Health & Safety

October 11, 2012

New ADA-compliant chair makes pool accessible to most

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Natalie Lakosil
Staff Writer

Nathan Berry, lifeguard at Barnes Field House pool, demonstrates the use of the ADA-compliant chair, lowering himself into the pool with the control. The chair can be operated manually by remote control, unassisted, from outside or inside the pool.

A new American Disability Association-fixed chair has been installed at the Barnes Field House pool for patrons needing assistance into the water.

The chair was installed at Barnes two weeks ago and has since been used by more than 20 pool patrons, according to pool officials. The chair is mounted on the side of the pool and with battery use is able to lower a person in and out of the water.

The new chair can hold a maximum of 350 pounds and can be used by almost anybody. Children, teenagers, adults, Soldiers, civilians, anyone who needs it, anyone who has a handicap, can use the chair, according to Kevin Blackwell, architect, Directorate of Public Works. “Whether you are in a wheelchair or walker you can actually use that chair unassisted,” he added.

Blackwell received a work order from Barnes Field House manager Les Woods stating there was a requirement for an ADA-compliant pool chair. “There are personnel that use it every day from what I understand from the lifeguards, and it was very needed,” Blackwell said.

“Besides being sensitive to the needs of handicapped personnel, it is actually a law now. The Department of Justice came out with the requirement that said as of March of this year, pools were supposed to be ADA-compliant but they extended that until January 31, 2013. So we made that deadline here,” Blackwell said.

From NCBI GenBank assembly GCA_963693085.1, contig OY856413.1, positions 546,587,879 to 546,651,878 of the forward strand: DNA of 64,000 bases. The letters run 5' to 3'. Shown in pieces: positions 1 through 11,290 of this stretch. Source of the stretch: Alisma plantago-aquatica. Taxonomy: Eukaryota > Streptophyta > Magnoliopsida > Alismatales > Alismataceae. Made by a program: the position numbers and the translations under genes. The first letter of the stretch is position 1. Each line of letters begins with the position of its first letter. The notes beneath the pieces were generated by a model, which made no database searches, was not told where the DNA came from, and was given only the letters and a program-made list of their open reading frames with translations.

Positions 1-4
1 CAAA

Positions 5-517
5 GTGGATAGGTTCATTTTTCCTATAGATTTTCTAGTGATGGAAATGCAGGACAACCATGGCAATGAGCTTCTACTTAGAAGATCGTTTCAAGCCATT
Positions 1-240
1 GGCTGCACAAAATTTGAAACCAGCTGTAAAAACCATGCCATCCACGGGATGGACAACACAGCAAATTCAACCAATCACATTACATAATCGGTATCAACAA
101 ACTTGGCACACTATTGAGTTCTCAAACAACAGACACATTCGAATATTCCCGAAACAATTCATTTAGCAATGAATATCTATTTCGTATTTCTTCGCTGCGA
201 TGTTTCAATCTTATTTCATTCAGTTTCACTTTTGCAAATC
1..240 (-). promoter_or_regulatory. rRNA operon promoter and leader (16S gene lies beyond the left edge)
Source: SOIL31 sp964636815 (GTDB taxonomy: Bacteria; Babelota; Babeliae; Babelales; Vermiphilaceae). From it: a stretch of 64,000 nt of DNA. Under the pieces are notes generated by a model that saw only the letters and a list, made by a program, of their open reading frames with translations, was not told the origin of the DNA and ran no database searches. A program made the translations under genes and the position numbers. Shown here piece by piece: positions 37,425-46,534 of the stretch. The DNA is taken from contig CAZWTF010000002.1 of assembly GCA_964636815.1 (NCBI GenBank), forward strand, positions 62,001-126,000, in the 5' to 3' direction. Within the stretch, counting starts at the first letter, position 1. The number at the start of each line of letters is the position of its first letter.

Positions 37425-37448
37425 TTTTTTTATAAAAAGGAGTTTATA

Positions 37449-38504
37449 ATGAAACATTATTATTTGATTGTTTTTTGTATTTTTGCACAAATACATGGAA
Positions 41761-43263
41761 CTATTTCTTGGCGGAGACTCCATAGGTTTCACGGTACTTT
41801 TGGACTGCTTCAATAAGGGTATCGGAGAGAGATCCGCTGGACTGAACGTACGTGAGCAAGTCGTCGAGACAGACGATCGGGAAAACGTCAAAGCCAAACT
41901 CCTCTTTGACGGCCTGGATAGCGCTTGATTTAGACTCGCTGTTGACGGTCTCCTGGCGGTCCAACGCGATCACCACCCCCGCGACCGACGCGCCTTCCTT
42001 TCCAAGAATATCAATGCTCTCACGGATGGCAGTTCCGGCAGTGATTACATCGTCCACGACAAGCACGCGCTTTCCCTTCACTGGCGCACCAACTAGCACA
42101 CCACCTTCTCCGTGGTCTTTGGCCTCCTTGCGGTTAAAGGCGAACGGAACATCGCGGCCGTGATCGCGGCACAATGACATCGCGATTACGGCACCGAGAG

“It is important so people who do have a disability can utilize the pool and not feel hindered or embarrassed; … it is making [the pool] accessible to those personnel who might need it,” he added.

Fort Huachuca also has an outdoor pool, Irwin Pool, which should soon also have an ADA-compliant chair installed. Blackwell stated a work order was recently placed, and once funding is approved, a chair would be installed.

Blackwell imagined that before the chair was installed a lot of people would not come to the pool at all because of the need to have others assist them in and out of the water. “It was just a great inconvenience, so I would imagine a great number of people just didn’t even show up but now that they know that there is a chair at the pool, hopefully they start coming out and taking advantage of it if they need it,” he said.

For the patrons who have used the chair already, “so far they like it; it’s easy to use. We don’t have to help them, they can use it themselves, and they have it there for their leisure,” said Brittany Whiteley, aquatics manager.

About 30 percent of pool patrons will use the chair according to Whiteley, “We have a lot of water aerobics, and there are regular patrons that will use the chair.”

The ADA-compliant chair offers a variety of safety features including a safety belt and emergency shut-off switch. It can be operated manually by remote control, unassisted, from outside or inside the pool. It is battery powered, with no cords, and easy to recharge.

The chair is stationary but has an option of wheels that can be ordered so it can be lifted and rolled if needed. “This is a fixed chair and that is one of the requirements, that it had to be fixed, but those options can be ordered,” Blackwell said. The chair can be fully submerged and is silent to use.




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